Why at-home childbirths have higher fatality rates

When you’re expecting a baby, you may be filled with excitement and anticipation. You’re also probably planning out every last detail—from your baby’s nursery to their delivery.

In the U.S., 8.3 percent of all women opt to use a midwife in their childbirth. And many of these women—preferring to have a more comfortable, natural delivery—choose to have a home birth. However, such decisions can pose serious health risks—both for mother and baby.

Reducing slippery hazards can help you avoid legal trouble

In a previous post, we discussed the obligation of every property owner to keep their sidewalks and parking spaces clear during the winter. If someone comes to your home or business and slips on the ice, they could sue you for damages.

Therefore, it’s important to understand not just your legal requirements to clear away snow and ice from your property, but also the most effective way to do it. In today’s post, we outline some basic guidelines for limiting snow- and ice-related safety hazards on your property:

New Year’s fitness goals can lead to injury

The new year is upon us. We made it through the holiday season—and little bit plumper and better rested—and now it’s time to return to normal life. If you’re like many Alaskans, you may have made a New Year’s resolution to trim down or bulk up. However, each year, physical fitness resolutions lead many people from the gym to the hospital.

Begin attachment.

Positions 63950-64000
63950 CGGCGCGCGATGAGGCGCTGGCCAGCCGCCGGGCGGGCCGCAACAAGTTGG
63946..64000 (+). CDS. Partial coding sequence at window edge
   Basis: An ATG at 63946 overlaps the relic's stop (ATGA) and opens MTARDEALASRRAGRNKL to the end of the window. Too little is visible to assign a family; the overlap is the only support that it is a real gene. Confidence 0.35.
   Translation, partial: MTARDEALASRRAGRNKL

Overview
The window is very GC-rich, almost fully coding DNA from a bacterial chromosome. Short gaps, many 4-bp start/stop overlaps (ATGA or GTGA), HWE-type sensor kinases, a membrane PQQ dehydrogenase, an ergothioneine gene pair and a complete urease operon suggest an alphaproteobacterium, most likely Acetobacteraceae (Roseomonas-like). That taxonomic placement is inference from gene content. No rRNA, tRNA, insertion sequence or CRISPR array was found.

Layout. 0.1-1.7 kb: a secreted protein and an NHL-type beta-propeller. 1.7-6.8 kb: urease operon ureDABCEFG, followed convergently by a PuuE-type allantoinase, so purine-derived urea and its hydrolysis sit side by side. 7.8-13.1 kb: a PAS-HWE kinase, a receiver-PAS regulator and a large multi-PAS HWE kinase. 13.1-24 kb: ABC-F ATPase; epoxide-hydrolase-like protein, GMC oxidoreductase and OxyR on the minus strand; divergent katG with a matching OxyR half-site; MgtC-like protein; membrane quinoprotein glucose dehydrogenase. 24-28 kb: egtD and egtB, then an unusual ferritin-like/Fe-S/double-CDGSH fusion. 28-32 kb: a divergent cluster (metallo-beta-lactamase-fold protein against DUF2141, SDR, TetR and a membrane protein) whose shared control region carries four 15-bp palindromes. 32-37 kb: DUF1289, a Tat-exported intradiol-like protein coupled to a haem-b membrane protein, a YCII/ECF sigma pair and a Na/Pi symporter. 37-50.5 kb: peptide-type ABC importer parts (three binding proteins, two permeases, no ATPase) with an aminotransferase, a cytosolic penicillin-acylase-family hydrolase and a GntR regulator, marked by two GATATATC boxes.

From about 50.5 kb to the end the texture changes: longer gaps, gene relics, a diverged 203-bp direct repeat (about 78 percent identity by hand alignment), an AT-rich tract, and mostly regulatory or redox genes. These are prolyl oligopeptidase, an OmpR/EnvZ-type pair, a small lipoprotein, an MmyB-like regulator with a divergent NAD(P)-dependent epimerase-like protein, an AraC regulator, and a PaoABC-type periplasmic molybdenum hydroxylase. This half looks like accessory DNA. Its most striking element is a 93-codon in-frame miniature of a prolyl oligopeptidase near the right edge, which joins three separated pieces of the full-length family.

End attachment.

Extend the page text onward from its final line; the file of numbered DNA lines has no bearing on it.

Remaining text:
At this time of year, many of us become overly zealous with our commitments to personal health. We go from zero to 60: abandoning the all-cookie diet and vowing to eat only vegetables, forgetting our deep-rooted couch potato lifestyle and enrolling in a high-intensity fitness boot camp.

Avoid unnecessary injury this New Year's Eve

It's almost time to ring in the new year once again. For many, the beginning of each year marks a time of reflection--an opportunity to take stock of your life and make resolutions to enact desired changes. It's also a time of celebration--of rowdy partying and heavy drinking.

Instances of drunk driving skyrocket on New Year's Eve--impacting intoxicated drivers and innocent victims alike. On this day of the year, traffic fatalities are as much as three times higher than on other days of the year--and many of these are caused by drunk drivers.

Don’t let your windshield freeze over while you’re on the road

Winter in Alaska means a spike in driving hazards. The snow and black ice inevitably lead to higher instances of skid-outs and accidents on the road. But there is one serious—and less commonly discussed—driving hazard: using the wrong type of windshield wiper fluid. In extreme cold conditions, spraying ineffective wiper fluid could immediately freeze your windshield over, resulting in complete blindness while you’re behind the wheel. This is an extraordinarily dangerous situation both for you and the other cars around you.

What’s the right kind of fluid?